In the Cat’s Eye

Our neighbor's cat showed up at our door one day, and I let him in. We were strangers, but we soon became friends. We learned to trust each other. All of us have literal or figurative cats at our doors. We must choose whether to let them into our lives or send them away. Letting them in, whether they be cats or people, involves some risk. Relationships take time and work, and the willingness to commit part of oneself. It also involves the pain of loss, when those we let into our lives, leave. Part of what makes life interesting is the mystery. Each event, each stranger, teaches us a little more about ourselves and about our journey.

When the cat shows up at our door, it's an invitation to taste life. It's the chance to make the world more than the pictures on our TV, flipped on and off by remote control.

Our community of souls needs more participants and fewer spectators. We have been given a great gift and we need to learn to savor it. Open the door to life, and don't be afraid to laugh and cry. Look in the cat's eye and taste, touch, smell, listen and see what this beautiful planet can offer during our brief time here.



cemetary with flagAbraham's Mountain

Strangers gather here
On Memorial Day.
They plant little flags
Made in China.
Worn stones are decorated
To honor those
No one knew.
James (something)
New Hampshire 5th
Died December 1864.
Speakers are as stiff
As the cheaply-made flags.
Words borne on caissons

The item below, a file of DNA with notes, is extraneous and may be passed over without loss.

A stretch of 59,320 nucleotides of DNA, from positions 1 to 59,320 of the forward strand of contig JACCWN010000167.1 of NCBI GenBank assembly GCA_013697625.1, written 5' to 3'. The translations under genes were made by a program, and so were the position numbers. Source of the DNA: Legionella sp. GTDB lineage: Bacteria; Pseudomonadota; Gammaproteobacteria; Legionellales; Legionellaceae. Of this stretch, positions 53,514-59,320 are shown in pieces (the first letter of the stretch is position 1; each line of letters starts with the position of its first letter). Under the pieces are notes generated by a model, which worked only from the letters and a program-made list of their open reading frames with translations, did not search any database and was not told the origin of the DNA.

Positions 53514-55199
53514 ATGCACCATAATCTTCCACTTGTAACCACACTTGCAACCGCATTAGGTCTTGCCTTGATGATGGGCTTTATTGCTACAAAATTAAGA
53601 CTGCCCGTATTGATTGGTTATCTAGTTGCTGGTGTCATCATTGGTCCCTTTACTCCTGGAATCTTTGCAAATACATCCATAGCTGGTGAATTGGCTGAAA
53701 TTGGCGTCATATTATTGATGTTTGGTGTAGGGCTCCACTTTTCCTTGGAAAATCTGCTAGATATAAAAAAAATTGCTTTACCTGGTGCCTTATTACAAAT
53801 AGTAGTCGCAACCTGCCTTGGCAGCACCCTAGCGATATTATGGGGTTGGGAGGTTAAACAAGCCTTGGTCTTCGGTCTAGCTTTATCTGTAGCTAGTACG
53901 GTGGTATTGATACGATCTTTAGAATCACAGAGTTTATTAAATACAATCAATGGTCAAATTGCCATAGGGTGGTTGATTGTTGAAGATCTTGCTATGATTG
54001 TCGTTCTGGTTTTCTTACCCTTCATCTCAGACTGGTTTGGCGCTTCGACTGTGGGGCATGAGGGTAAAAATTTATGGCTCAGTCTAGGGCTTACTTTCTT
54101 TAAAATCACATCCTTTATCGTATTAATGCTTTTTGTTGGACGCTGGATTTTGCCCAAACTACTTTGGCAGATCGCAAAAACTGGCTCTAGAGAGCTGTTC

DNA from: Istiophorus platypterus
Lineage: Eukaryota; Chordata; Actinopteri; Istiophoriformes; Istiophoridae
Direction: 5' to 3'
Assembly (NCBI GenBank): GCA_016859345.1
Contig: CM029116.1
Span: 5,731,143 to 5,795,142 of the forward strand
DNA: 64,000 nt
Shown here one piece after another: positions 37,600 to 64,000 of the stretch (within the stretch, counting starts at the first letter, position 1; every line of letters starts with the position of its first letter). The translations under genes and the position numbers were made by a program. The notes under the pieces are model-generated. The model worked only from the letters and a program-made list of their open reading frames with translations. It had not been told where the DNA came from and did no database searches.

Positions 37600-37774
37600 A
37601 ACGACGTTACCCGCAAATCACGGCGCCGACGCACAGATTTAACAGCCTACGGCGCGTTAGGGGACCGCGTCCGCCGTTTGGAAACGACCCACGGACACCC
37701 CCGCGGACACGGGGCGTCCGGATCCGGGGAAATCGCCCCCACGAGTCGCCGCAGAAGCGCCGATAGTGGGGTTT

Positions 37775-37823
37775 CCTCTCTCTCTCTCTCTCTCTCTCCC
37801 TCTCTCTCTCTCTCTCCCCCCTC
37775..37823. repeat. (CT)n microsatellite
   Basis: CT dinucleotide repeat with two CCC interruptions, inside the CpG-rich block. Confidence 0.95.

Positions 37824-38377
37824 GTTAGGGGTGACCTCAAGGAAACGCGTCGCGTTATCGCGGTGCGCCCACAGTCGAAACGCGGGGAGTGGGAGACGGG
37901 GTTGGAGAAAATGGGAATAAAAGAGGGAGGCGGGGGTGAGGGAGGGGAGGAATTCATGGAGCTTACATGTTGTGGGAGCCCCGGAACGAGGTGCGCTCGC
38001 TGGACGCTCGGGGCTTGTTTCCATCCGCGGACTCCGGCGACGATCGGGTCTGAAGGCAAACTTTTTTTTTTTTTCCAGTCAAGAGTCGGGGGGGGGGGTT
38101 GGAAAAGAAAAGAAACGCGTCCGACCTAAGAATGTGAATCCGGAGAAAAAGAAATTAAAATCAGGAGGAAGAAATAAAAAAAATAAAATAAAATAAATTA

Are solemnly carried away
On a languid wind.
The war,
Started long ago,
Wages onward
In deeds and spirit.
Strangers fire their rifles
Into the air,
And hear only
The thin cry
Of a lonesome bugle.
Far away,
Invisible dominoes
Are still falling,
Like the ancient gravestones.



purple dandelionsPurple Hearts-1967

We lay in the summer,
Sheltered in tall grass.
Our resting place,
Not yet turned to straw.
She talked of futures,
In a world without one.
I watched a hawk circling above,
Seeking prey.

She was the sweet corn,
Picked fresh from the field,
Tasting of salt
And butter and sugar.
We passed the season
Pretending the winds
Would never grow colder,
The days never older.

We didn’t really say goodbye.
We just stopped saying hello.
I sold my car in the fall,
And packed away my childhood,
Burying part of myself.
She phoned one day,
Just before I shipped out.
She called me a bastard.


old train tracksRiding the Green Line

The Green Line rattled,
A snake winding through the jungle.
Riders lurched, trapped
In the belly of the beast.

Dry sparks filled the air,
Arcing through the darkness.
Saliva spit
From the serpents mouth.

Travelers, strapped to knapsacks,
Or wrapped in newspapers,
Huddled within themselves,
Listening to metallic screams.

Grit-filled eyes of the beast
Winked at caution lights
And stained station signs
Pinned to cavern walls.

It stopped to search for victims,
Then dove back into its cave,
A black hole turning light inward,
A mirror for the souls.

Riders stared at themselves
In the yellow glow,
Slowly disappearing,
Devoured by the Green Line.



Glenn Currie’s book blends the joy of life with some serious depths of insight. His juxtapositions of bright photography with equally vivid musings and metaphors are sometimes startling, sometimes consoling, but always memorable.
Rick Broussard, Editor New Hampshire Magazine

In the Cat’s Eye invites the reader on an introspective journey through life’s many phases. I felt a sense of calm awareness enticing me to live with adventure and embrace these creatures that show up at my door.
Julienne Turner Deception of Beauty

Glenn Currie brings his poet’s heart and artist’s eye together once again in this beautifully produced new collection. There’s magic in every glimpse and daydream.
Michael Herrmann Gibson’s Book Store